Zurich - The Court of Arbitration for Sport (CAS) said it will decide by Thursday whether to suspend FIFA's presidential vote after candidate Prince Ali bin al Hussein filed a case seeking a delay.
The Jordanian prince, one of five hopefuls, wants transparent voting booths used at Friday's congress to find a replacement for Sepp Blatter. This call was rejected by FIFA's election commission.
Prince Ali then took the case to the Lausanne-based CAS, which said Tuesday that it had asked for a written response from FIFA before deciding whether to invoke "provisional measures" and suspend the poll.
"The request for provisional measures will be decided by CAS no later than the morning of Thursday 25 February 2016," a court statement said.
An unlikely win by the prince would upend months of build-up to the election which many believe is crucial to salvaging the world body's scandal-tainted reputation.
FIFA faces mounting pressure over arrangements for the vote in which Asian and European contenders Sheikh Salman bin Ebrahim Al-Khalifa and Gianni Infantino are the favourites.
Jerome Champagne, a former FIFA official from France, has demanded that the world body cancel accreditations for the Asian Football Confederation and UEFA saying they will be used to lobby for Sheikh Salman and Infantino.
Prince Ali's Paris lawyers - from the firm Szpiner, Toby, Ayela and Semerdjian - said they first sought FIFA's agreement for CAS to decide the voting booth issue, but were rejected.
They then asked CAS to suspend the election.
The prince has paid for transparent voting booths to be sent to Zurich for the congress.
"Only a transparent booth can prove that each voter is following his heart and conscience and that there are no forced votes, by preventing voters taking photos of their voting paper to prove that they have followed voting instructions," Renaud Semerdjian, one of the lawyers, told AFP.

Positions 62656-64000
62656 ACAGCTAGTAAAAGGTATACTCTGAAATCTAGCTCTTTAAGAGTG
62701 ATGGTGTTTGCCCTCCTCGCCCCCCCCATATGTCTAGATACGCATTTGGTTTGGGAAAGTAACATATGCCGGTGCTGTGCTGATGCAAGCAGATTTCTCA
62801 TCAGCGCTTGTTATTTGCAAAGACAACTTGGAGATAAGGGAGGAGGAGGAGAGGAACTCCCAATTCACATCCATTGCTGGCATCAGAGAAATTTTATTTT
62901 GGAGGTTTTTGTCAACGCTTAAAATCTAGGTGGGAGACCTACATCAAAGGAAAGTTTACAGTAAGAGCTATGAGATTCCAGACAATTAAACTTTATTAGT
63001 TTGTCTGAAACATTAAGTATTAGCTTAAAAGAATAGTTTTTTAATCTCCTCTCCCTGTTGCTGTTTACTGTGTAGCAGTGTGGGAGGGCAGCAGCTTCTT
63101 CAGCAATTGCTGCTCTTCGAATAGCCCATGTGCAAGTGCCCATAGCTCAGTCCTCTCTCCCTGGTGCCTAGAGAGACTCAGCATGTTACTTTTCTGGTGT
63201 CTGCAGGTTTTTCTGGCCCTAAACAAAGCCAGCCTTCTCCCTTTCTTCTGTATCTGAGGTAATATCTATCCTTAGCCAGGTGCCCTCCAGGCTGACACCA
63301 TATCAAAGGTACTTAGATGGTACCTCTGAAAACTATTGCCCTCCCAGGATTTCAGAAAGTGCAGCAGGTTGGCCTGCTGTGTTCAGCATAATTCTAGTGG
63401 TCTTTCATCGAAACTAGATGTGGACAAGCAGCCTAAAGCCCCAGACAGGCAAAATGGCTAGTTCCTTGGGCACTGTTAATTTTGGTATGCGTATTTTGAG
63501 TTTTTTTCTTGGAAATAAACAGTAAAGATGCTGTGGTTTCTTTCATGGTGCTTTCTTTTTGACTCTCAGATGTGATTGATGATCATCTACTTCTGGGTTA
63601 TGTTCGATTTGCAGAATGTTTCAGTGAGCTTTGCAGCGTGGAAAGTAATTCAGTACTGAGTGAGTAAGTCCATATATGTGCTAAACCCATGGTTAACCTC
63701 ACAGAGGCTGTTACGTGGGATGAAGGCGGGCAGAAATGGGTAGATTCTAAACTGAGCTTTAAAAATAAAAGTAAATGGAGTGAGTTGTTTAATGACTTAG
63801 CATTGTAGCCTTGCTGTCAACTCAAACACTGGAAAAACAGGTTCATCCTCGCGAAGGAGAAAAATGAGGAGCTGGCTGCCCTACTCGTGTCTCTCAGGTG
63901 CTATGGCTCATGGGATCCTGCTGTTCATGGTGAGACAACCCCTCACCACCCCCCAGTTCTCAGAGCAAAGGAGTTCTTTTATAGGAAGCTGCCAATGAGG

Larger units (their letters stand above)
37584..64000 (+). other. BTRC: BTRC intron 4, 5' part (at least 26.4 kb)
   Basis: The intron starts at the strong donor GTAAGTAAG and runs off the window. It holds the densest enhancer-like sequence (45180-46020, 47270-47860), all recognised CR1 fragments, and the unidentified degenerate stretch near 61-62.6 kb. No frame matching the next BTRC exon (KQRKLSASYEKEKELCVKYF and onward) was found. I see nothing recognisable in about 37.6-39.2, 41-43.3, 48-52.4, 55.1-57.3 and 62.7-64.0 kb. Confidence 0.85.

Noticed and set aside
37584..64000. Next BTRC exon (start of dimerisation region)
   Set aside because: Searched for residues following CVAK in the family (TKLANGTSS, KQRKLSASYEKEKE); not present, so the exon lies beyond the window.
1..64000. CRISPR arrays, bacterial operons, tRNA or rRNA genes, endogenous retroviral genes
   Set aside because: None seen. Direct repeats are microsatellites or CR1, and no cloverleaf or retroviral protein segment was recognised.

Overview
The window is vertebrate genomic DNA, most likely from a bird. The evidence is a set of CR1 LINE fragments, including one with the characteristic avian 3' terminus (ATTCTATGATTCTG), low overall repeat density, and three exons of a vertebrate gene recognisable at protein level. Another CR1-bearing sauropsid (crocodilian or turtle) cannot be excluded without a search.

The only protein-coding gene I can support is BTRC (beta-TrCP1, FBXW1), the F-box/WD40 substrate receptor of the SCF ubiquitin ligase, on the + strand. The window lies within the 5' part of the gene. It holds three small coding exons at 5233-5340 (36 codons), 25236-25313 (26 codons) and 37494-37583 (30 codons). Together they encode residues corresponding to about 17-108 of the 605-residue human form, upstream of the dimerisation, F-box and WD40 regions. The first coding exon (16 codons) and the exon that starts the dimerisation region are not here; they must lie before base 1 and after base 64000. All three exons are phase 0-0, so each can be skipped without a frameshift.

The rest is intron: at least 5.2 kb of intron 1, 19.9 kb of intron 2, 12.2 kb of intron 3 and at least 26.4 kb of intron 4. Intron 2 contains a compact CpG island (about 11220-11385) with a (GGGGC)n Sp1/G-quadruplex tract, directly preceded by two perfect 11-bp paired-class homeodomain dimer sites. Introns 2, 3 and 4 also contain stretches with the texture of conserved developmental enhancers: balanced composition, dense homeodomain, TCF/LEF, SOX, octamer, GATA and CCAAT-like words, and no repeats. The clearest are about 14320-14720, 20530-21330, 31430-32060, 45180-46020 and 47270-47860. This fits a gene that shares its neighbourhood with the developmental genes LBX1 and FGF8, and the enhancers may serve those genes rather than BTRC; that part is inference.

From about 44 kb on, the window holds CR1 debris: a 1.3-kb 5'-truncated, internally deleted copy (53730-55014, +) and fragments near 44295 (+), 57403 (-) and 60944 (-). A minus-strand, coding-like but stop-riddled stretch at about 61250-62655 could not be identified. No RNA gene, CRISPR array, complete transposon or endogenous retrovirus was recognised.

FIFA responded by saying that mobile phones and cameras would be banned in the voting booths so that no photos could be taken.
With the election campaign reaching a tense peak, the prince and Champagne have led complaints about the arrangements. The fifth contender is Tokyo Sexwale, a South African tycoon and politician.
Champagne called on FIFA to cancel the accreditation of UEFA and AFC observers and indicated he could also go to CAS.
Champagne accused Sheikh Salman, the AFC president, and Infantino, UEFA general secretary, of seeking to "swamp" Friday's vote with supporters.
Champagne said the observers would give an unfair advantage to Sheikh Salman and Infantino.
The former FIFA deputy secretary general said he had discovered with "stupefaction" that AFC and UEFA observers had been accredited "at the very moment when these two confederations are in their final push in favour of their respective candidates." He added that those accredited were mainly members of Sheikh Salman and Infantino's campaign teams.
"It is clear that this reveals the objective to swamp the Congress hall with confederation employees able to access the voting FAs and their delegates," he said in an official complaint to FIFA's electoral committee.
He called on the committee to cancel "these unfair and undue privileges" and warned of other action if there was no response by Tuesday.
FIFA's 209 member associations are to vote for a new leader as the world body seeks to recover from multiple scandals that has seen 39 football officials and business executives charged with corruption by US authorities. Two companies also face charges.
Swiss prosecutors are investigating FIFA's management and the attribution of the 2018 and 2022 World Cups to Russia and Qatar.
Blatter and UEFA president Michel Platini were suspended for eight years by FIFA over a two million dollar (S$2.8 million) payment that Blatter approved for the French football legend.